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Russia-Ukraine: US warns of 'false-flag' operation

  A Pentagon spokesman said Russian operatives were planning a "false-flag" operation, to allow Moscow to accuse Ukraine of prep...

 


A Pentagon spokesman said Russian operatives were planning a "false-flag" operation, to allow Moscow to accuse Ukraine of preparing an attack. Russia has dismissed the claims.

 

It comes after a week of US-Russian talks aimed at defusing tensions.

 

Ukraine on Friday accused Russia of being behind a cyber-attack on dozens of official websites.

 

Before the sites went offline, a message appeared warning Ukrainians to "prepare for the worst". Access to most of the sites was restored within hours.

 

The US and Nato condemned the attack and have offered support to Ukraine. Russia has not commented on the hack.

 

Pentagon spokesman John Kirby told reporters on Friday about what he said were Russia's plans.

 

"It has pre-positioned a group of operatives to conduct what we call a false-flag operation, an operation designed to look like an attack on them or Russian speaking people in Ukraine as an excuse to go in," he said.

 

The operatives were trained in urban warfare and using explosives to carry out acts of sabotage against pro-Russian rebels, US officials said.

 

Ukraine's Defence Ministry said similar acts were being prepared against Russian troops stationed in the breakaway Transdnistria region of Moldova.

 

Kremlin spokesman Dmitry Peskov responded by describing the reports as unsubstantiated and "confirmed by nothing".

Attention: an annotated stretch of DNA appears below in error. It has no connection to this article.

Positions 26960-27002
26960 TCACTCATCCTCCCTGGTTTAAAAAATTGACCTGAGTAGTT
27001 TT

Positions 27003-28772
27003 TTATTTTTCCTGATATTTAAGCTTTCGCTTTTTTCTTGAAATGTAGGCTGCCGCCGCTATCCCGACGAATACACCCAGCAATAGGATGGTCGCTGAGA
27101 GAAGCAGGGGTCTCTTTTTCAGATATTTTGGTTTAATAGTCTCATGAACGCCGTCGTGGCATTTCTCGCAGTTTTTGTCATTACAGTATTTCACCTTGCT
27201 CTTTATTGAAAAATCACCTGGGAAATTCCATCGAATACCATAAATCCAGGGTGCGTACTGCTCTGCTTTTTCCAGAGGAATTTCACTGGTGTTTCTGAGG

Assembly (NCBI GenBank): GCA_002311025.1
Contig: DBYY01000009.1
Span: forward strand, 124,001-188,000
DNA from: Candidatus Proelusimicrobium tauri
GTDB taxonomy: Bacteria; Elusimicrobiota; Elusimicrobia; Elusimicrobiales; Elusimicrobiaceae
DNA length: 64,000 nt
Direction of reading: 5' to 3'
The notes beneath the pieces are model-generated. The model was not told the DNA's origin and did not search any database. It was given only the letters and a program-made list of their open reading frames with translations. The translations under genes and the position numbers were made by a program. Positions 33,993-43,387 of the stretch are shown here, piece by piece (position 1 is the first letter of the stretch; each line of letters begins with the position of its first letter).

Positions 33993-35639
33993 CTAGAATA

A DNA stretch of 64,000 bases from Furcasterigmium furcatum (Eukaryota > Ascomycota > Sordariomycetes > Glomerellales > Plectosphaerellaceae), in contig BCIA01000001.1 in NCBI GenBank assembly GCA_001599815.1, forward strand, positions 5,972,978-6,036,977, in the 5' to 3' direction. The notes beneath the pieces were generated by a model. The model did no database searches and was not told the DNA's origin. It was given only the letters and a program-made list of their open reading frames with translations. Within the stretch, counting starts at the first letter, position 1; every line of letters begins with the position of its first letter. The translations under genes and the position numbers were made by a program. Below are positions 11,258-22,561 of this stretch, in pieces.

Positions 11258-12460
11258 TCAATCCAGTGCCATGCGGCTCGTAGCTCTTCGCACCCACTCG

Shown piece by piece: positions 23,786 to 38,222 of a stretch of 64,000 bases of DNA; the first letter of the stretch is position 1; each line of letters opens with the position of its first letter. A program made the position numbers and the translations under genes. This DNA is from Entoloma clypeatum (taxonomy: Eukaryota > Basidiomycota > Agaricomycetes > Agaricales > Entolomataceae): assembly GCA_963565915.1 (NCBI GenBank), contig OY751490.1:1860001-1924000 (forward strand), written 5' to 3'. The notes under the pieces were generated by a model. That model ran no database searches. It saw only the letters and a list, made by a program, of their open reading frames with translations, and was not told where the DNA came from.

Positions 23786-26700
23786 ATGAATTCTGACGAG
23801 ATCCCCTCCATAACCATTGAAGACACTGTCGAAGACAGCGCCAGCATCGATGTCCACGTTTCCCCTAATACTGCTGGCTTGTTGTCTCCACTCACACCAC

It is unusual for the US to go public with such specific intelligence determinations.

 

But the Biden administration has clearly decided to try to pre-empt any Russian claims of Ukrainian belligerence by exposing an alleged strategy of sabotage and disinformation.

 

The Pentagon spokesman John Kirby said the US wanted the world to know how an invasion could play out, because this scenario was from the same playbook the Russians used in Crimea.

 

It's a dramatic move after a week of intense diplomacy that produced proposals but no agreement on how to resolve the crisis.

 

Mr Kirby said the administration still thinks there is time and space for diplomacy. And that it does not believe President Vladimir Putin has made a final decision about whether to further invade Ukraine.

 

The Russians deny they have any such intention. But the US is not staying quiet while it waits for Mr Putin's next move. And it has threatened financial sanctions and other consequences if he does push

 

The US official's remarks follow an earlier statement by US National Security Adviser Jake Sullivan, who told reporters about intelligence that Russia was laying the groundwork to try to fabricate a pretext for invading Ukraine.

 

He said it was the same playbook Russia used when it occupied Crimea in 2014.

 

Russia has amassed weaponry along with tens of thousands of troops on the border with Ukraine, prompting invasion fears.

 

US and Russian officials have been in talks for the past week in an attempt to reduce tensions over Ukraine, but little agreement appears to have been reached.

 

Russia denies it is planning to invade Ukraine but is seeking guarantees against Nato's eastward expansion, something that Western countries say they are unable to give.

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